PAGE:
... the new local 2010 Olympics trumpet is none other than The Vancouver
Sun. I think they delayed the announcement just to ruin my credibility
for more info...
VANOC Wants to Close Schools & Universities
- Students Will Suffer
On October 16, 2006, Global tv news ran an interview with VANOC CEO John
Furlong that addressed giving university students time off during the
Olympics so they could be conscripted as volunteers. Furlong characterized
it as a visionary idea, while the ill-prepared reporter
never blinked an eye or challenged this proposal that will have a negative
impact on students and the entire community. A similar story by Rod Mickleburgh
also ran in the Globe and Mail the next day, and there too, the reporter
never addressed the ramifications from a community perspective. Not one
news media report anywhere addressed the issue of daycare, and how working
parents would have to find someone to watch their kids. The articles did
however mislead people to believe that it would be a good idea for students
to have time off so they could attend the Games. Does anyone in our insular
little region have any idea how much Olympic tickets cost, and does anyone
here know that it is virtually impossible for locals to get good seats
even if you can afford it? Do they also know that any tickets that Olympic
organizations like VANOC give away are always for unpopular events that
are often absolutely impossible to sell? Students will be in for a rude
surprise when they discover that free tickets will NOT be provided for
Opening or Closing Ceremonies, and definitely not for hockey, figure skating,
or boarding. If you want tickets to those events, you have to pay for
them, and they will cost upwards of $500 each. Happy holidays kids. See
you at the curling bonspiel.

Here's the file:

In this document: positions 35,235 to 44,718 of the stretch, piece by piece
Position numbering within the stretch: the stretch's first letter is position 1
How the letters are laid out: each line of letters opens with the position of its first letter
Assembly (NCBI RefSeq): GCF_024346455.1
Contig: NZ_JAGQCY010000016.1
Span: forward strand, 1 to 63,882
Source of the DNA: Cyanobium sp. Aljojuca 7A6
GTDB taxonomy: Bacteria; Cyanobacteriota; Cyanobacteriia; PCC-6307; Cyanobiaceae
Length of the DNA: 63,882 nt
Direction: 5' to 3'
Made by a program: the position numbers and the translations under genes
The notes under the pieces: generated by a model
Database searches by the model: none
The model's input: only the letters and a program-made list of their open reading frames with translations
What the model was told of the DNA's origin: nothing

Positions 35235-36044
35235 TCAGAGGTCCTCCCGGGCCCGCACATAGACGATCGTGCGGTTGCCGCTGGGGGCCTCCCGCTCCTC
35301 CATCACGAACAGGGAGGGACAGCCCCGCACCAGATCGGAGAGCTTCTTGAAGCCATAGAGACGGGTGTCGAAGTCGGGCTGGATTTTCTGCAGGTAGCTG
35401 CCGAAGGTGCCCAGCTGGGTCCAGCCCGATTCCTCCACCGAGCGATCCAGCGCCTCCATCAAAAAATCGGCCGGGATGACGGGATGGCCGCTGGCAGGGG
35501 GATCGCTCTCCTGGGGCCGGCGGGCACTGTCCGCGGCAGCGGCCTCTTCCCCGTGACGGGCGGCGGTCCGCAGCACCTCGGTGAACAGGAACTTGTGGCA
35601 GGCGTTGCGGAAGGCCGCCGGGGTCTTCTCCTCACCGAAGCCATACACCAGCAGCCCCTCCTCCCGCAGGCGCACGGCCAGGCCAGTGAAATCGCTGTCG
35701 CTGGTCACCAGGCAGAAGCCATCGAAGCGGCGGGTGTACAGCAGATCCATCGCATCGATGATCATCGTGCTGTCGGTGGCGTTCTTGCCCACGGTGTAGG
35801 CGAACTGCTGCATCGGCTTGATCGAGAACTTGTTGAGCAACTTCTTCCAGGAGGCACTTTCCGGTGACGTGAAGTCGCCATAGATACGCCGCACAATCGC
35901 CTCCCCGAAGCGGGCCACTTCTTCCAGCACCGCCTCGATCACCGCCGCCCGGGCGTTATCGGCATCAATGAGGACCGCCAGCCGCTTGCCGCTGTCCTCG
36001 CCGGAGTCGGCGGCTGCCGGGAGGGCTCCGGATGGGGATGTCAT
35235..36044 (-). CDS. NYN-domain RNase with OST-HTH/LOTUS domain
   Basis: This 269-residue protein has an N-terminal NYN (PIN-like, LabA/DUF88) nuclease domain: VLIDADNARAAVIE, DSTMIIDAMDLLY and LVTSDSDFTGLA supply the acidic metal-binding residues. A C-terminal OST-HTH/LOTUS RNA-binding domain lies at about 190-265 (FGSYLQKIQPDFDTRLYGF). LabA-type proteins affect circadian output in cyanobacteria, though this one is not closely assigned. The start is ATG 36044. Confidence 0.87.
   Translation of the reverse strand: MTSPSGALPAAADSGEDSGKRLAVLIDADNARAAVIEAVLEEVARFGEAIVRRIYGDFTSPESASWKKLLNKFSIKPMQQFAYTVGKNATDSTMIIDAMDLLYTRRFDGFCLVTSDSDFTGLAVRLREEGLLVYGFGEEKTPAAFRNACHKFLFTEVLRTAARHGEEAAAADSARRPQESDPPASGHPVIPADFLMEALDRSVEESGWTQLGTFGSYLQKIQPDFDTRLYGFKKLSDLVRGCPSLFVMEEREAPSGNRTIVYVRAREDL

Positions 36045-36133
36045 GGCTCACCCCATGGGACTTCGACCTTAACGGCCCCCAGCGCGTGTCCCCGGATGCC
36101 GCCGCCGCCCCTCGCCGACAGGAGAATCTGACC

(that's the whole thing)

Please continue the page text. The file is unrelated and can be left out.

The truth is, school closings happen in ALL Winter Olympic regions. Vancouver/Whistler
is not unique, and this idea is not visionary. The only difference here
is that someone is proposing that all schools in the entire province close
for two weeks. I can't figure out exactly who is promoting this idea,
but I know why. The reality is that schools in Olympic regions have no
choice but to close down because it is one of the best ways to find much
needed volunteers, plus they need every bus available in the country.
Yes, all of Canada. 3,000+ buses are very hard to come by. So hard in
fact that the Olympic transportation system in Salt Lake City imploded
at the eleventh hour for the simple reason that they could not contract
enough buses. Just imagine what will happen in tiny BC stuck on the far
left coast when SLC, which is in the middle of the USA, couldn't make
it happen. (You really should read my book for the details)
It is ironic that on the VANOC website (see this
article) they claim they already have too many volunteers, but now
it seems they have no concern about disrupting the student body in an
effort to find more. Furlong is confused. Does he have too many, or not
enough? If, as he claims, that too many people have already indicated
they want to volunteer, why would he cut into university learning time
- time btw that grows more expensive every year? Why pick on university
students who are already saddled with heavy schedules and debt? It stuns
me that local media cannot, or refuse to connect the dots.
Cutting short the university semester creates serious issues, not the